Thursday, March 24, 2016

Daniel Levin, Rob Brown, Divergent Paths

When two of avant improv/free jazz's most compelling and original players get together as a duet after a long history of sharing musical space, you can expect something very good, if everything is right. That is so on Divergent Paths (Cipsela 003), a convergent divergence of two great artists, Daniel Levin on cello, Rob Brown on alto sax, live on a Sunday afternoon in Coimbra, Portugal, November 2012.

This is in fact the second album of the two as duet, the first coming out some time ago on Not Two as Natural Disorder. I cannot speak for that one as I have not as yet heard it, but this one I have been listening to closely.

Part of what makes this so interesting is the visceral sounds each coaxes from his respective instruments. They contrast in the vibrations they set into the air--the cello rich in its stringed overtone complexities, the alto in the advanced harmonics and wide spectrum of sax sounds emitted. Both have worked hard at their sound, which unsurprisingly is a central touchpoint in the improv situation.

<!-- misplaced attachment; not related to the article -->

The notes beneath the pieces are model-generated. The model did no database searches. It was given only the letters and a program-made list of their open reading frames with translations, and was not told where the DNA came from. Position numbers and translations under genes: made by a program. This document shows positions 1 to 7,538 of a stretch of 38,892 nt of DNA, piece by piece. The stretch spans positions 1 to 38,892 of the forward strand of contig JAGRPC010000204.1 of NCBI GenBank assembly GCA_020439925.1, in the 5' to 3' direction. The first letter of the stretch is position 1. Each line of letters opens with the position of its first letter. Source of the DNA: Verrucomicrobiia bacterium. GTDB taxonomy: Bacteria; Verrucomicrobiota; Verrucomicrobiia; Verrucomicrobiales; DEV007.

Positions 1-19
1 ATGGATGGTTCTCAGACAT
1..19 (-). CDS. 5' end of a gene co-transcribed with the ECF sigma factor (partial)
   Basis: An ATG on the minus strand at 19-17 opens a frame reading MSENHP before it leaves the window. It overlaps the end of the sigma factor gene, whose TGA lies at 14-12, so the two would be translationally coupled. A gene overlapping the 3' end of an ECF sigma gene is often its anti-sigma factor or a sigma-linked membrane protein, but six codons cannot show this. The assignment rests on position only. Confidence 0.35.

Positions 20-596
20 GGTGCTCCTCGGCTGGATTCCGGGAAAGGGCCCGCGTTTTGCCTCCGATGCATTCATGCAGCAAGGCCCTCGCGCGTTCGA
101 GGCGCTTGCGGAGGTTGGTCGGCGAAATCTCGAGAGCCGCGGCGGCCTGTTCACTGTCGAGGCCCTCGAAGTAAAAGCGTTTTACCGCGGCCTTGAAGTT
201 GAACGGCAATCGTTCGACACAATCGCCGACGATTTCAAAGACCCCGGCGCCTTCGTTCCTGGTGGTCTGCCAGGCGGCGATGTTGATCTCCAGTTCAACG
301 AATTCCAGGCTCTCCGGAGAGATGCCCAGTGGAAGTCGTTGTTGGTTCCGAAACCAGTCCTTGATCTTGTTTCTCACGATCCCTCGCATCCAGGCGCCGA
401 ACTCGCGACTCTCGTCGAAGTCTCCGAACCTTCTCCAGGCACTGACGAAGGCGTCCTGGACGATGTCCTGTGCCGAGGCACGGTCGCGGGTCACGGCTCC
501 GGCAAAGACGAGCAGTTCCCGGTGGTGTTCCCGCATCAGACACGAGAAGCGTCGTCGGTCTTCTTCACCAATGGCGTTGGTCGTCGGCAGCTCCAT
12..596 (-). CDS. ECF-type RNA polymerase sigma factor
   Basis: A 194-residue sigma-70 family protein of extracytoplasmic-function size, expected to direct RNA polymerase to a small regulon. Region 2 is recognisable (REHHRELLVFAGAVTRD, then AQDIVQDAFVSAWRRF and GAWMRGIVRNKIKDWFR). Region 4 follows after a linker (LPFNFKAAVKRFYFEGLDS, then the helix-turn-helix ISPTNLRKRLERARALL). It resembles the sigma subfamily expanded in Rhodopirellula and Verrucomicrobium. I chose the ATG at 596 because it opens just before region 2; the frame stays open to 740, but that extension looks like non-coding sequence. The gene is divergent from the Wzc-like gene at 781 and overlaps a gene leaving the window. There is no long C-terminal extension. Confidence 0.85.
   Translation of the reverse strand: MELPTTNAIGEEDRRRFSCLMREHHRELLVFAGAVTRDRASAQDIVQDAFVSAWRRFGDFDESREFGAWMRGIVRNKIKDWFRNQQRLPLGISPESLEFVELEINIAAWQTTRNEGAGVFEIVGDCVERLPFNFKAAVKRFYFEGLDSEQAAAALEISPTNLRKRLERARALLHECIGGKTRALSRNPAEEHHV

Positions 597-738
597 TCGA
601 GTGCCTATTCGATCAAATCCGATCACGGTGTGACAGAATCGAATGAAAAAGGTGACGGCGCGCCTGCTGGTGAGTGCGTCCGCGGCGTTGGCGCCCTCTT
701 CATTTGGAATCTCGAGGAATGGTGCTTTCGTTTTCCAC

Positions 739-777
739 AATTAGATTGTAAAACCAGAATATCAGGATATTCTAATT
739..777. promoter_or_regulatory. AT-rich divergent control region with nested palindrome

So the very color of the timbres hits you first. Then there is the sheer inventive mass of good ideas both Rob and Daniel put forward, Rob a master of line-weavings that have the history of the music underpinning his fluid and unexpected juxtaposing but a clear sense of what is his especially, Daniel bringing in the historic baggage of cello history with an occasional nod to contrabass roles, but working on the varied attacks possible and countering Rob with his own special idiomatic originality.

It is extended open invention with plenty of time and space to allow the two to create long dialogic musical conversations of brilliance. I will not attempt to give a blow-by-blow description because you are better served in the actual hearing. I will say that this is some very fine, very high-level duo advances, showing us the special sensitivity and two-way loops of musical ideas as they coalesce. These are players, true artists, intent on listening closely to one another and responding either in kind or, as the title suggests, purposefully divergently. It is a study in contrasts and confluences, togetherness in independence, inspiration in immediacy.

And so I do suggest you get this one and listen. It is a testament to the importance of these two artists and what they can come up with when left with freedom and time to create worlds of concentric sound.

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